Wednesday, April 4, 2012

oily weather report

It seems the solution to pollution is dilution, especially prior to sampling. And if the sample will demonstrate anything contrary to permit limitations, it's cheaper to not sample and ask for forgiveness later.

December 2009 discharge into neighborhood canal, which discharges into the sensitive estuaries of The Central Wetlands of Lake Borgne Louisiana. Continued Weather Forecast in St. Bernard Parish, Louisiana “cloudy, with a chance of oil”.

(Also available on Louisiana DEQ’s website, right hand column menu, EDMS icon, select AI #1238 and date range of choice.)

The DEQ renewed the Murphy Oil application for a water discharge permit in St Bernard Parish and responded to some comments.  Murphy Oil has sold the facility to Valero Refining - Meraux LLC.

It seems DEQ based its decision on 1) the Murphy facility only making two reports of permit limit excursions in five years (January 2006 to December 2011), and, 2) the facility‘s history of meeting its permit limitations. Yet, this history does not include the numerous unsampled and or undocumented permit excursions,  including DEQ’s own failure to sample the discharge and sample the receiving waters in December 2009 (photo above).  This history does not include the discharges from unpermitted outfalls.

DEQ’s decision seems based on “there is no demonstrated reasons” and further “no indication” of adverse effects, including adverse effects on receiving waters. DEQ does not mention that the refinery failed to sample, thereby giving itself a pass because, if you don’t document the excursion, you don’t have a demonstrated reason. DEQ seems to accept this fallacy. DEQ mentions the compliance order which notes the refinery’s excursions and notice of potential penalties; DEQ mentions the settlement reached with the oil company (which included about $100,000 in fines, which is a lot cheaper than adding one more storm water storage tank), but DEQ requires no changes, no additional storm water capacity nor storage tanks.   DEQ does not mention how long the tank farm had serious soil and ground water contamination even before the Hurricane Katrina nor how long the sole storm water storage tank was out of service post Hurricane Katrina.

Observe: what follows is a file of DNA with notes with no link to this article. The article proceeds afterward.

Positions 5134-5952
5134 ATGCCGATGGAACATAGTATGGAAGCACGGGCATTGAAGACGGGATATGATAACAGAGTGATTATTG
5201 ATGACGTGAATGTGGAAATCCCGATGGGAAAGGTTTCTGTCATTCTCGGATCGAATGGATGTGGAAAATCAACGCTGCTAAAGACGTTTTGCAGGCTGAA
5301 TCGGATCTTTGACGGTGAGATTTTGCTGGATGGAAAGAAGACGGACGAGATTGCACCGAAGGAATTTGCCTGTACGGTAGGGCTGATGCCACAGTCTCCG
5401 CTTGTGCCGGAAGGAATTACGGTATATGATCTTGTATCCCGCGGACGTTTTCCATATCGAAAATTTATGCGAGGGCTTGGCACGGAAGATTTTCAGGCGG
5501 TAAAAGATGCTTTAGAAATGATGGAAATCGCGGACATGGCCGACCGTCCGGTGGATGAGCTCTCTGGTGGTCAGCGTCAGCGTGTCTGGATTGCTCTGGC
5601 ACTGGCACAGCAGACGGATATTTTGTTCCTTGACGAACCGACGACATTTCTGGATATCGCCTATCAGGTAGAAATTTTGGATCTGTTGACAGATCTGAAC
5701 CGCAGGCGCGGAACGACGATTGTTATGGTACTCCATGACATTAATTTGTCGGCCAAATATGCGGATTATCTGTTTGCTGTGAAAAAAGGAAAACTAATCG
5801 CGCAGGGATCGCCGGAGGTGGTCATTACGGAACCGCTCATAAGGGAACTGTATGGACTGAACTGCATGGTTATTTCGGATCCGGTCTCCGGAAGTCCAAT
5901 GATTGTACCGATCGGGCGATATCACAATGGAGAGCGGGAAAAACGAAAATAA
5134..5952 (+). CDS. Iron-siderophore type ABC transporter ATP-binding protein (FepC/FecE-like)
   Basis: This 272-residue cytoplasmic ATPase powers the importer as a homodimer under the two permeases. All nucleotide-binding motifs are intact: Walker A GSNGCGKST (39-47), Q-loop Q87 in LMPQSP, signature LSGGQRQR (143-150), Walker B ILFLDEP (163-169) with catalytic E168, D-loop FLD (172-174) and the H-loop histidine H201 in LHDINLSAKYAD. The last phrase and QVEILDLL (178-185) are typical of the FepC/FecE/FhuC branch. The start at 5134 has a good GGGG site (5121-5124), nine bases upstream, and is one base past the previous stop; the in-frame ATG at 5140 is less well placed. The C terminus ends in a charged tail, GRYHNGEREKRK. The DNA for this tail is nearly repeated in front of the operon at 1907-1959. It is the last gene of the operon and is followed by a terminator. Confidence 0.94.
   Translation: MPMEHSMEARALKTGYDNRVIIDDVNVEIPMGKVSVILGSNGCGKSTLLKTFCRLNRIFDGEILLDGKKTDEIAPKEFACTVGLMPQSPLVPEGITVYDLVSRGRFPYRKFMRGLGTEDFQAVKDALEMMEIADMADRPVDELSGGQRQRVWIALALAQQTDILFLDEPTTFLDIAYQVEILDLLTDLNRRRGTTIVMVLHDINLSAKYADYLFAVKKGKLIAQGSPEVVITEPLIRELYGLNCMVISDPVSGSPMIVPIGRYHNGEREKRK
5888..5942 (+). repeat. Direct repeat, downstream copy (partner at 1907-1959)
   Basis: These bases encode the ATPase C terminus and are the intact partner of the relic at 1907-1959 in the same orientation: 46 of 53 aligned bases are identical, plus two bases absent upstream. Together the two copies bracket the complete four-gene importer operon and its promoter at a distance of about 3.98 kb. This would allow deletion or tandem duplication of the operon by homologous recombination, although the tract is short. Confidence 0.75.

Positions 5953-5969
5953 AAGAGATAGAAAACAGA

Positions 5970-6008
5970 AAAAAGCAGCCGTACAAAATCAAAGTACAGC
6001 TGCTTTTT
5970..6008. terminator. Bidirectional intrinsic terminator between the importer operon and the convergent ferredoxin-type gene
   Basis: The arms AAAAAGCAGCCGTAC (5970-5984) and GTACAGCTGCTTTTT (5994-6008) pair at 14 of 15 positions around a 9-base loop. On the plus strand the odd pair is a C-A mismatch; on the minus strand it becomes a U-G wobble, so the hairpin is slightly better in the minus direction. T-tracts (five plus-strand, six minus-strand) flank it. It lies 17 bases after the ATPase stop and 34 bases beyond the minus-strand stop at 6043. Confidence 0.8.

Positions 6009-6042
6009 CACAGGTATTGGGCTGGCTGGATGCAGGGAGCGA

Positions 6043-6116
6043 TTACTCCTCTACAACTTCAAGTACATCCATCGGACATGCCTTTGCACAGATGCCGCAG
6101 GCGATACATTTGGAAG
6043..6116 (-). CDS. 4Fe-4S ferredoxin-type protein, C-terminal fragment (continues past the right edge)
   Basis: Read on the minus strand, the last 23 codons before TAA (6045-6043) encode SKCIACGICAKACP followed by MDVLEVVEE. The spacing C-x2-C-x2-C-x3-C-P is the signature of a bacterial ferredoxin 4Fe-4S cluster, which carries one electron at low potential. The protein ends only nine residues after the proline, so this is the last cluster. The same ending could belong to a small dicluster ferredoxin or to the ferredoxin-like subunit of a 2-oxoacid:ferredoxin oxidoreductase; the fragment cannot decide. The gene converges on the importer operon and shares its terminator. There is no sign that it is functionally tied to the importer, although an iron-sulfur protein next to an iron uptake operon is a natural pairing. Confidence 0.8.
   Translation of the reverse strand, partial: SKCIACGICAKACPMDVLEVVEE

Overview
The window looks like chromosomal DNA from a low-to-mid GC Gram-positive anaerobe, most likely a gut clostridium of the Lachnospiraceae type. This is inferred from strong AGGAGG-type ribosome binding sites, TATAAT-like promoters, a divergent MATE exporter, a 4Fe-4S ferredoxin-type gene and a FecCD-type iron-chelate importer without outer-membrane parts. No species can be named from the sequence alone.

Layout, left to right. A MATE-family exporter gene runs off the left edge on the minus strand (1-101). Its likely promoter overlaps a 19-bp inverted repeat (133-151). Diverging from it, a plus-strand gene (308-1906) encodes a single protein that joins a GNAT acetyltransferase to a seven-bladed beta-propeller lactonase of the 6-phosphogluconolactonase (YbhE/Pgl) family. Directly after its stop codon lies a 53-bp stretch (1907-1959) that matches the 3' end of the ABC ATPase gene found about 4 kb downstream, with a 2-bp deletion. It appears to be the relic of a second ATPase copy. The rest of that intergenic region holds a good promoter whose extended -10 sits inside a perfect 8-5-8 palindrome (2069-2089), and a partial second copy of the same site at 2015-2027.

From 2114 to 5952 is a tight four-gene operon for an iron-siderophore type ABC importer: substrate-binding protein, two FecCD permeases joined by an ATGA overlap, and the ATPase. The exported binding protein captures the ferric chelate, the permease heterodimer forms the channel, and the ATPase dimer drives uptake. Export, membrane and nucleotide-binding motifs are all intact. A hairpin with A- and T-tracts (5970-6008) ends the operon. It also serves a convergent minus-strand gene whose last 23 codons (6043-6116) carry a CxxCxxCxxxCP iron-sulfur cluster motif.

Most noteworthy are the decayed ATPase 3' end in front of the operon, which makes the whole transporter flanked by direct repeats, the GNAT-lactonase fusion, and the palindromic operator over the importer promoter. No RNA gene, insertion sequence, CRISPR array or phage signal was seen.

Instead, DEQ refers to the new owner, Valero Corporation, and it’s successful record in another location, St Charles Parish, Louisiana, as reason enough to renew the water discharge permit in St Bernard Parish.   Yet, Valero Corporation submitted a request for DEQ to concur with some of Murphy Oil's requests for less stringent permit requirements, including an objection to the creation of a separate outfall and sampling requirement for the discharge of hydrostatic test wastewaters into our neighborhood canals.  Most of those Murphy Oil suggestions were at least denied by DEQ. 

Within six months, Valero will be required to submitt a storm water management plan of its own for the St Bernard Parish refinery, and it may include Valero's Spill Control Plan and Valero's Emergency Response Plan, not just a copy of the ole Murphy Oil best practices.  We can only hope this Valero Refinery begins to demonstrate the same level of respect and commitment to our neighborhoods; so far, we have not seen the difference.

It’s been raining for a few days now in St. Bernard Parish and while there have been no reports of oily discharges from the holding ponds into the neighborhood canal, and no rain water overflow from the refinery’s processing campus into the neighborhoods [See YouTube video from from June 2009, an event which repeated in July 2011], it is uncertain if Valero has sent any oily water, process water or any other flow from the process campus to the holding ponds.  The permit allows the refinery to store the flows of chemicals in an unlined hole in the Earth when it rains, and if the rain capacity continues to exceed the refinery’s ability to contain its own storm water, the permit allows the flow to continue into the ponds; the ponds are allowed to discharge into the neighborhood canal. There is no sampling of this flow until it has been diluted and aerated in these ponds; aerated into the neighborhoods' air.

It is this flow from the processing campus to the neighborhood that the people of St Bernard Parish insist Valero Refinery stop and instead use a more appropriate storage container, such as a tank.

DEQ did not quantify the cost of another containment tank and further DEQ determined the personal income of the Valero Employees and the tax revenues for the State and Parish are major and significant and tangible and outweigh the adverse offsite environmental costs in our neighborhood, including the adverse health effects on the people of St Bernard Parish. DEQ’s conclusion infers the value of the lives of the people of the State are less than the value of the paychecks of the workers.

Notably, the Louisiana Constitution does not establish environmental protection as an exclusive goal, but instead, requires a balancing process in which environmental costs and benefits must be given full and careful consideration along with economic, social and other factors. (page 65)

Unfortunately, the LDEQ didnot give full and careful consideration to our community.

submitted by a domiciled resident

No comments:

Blog Archive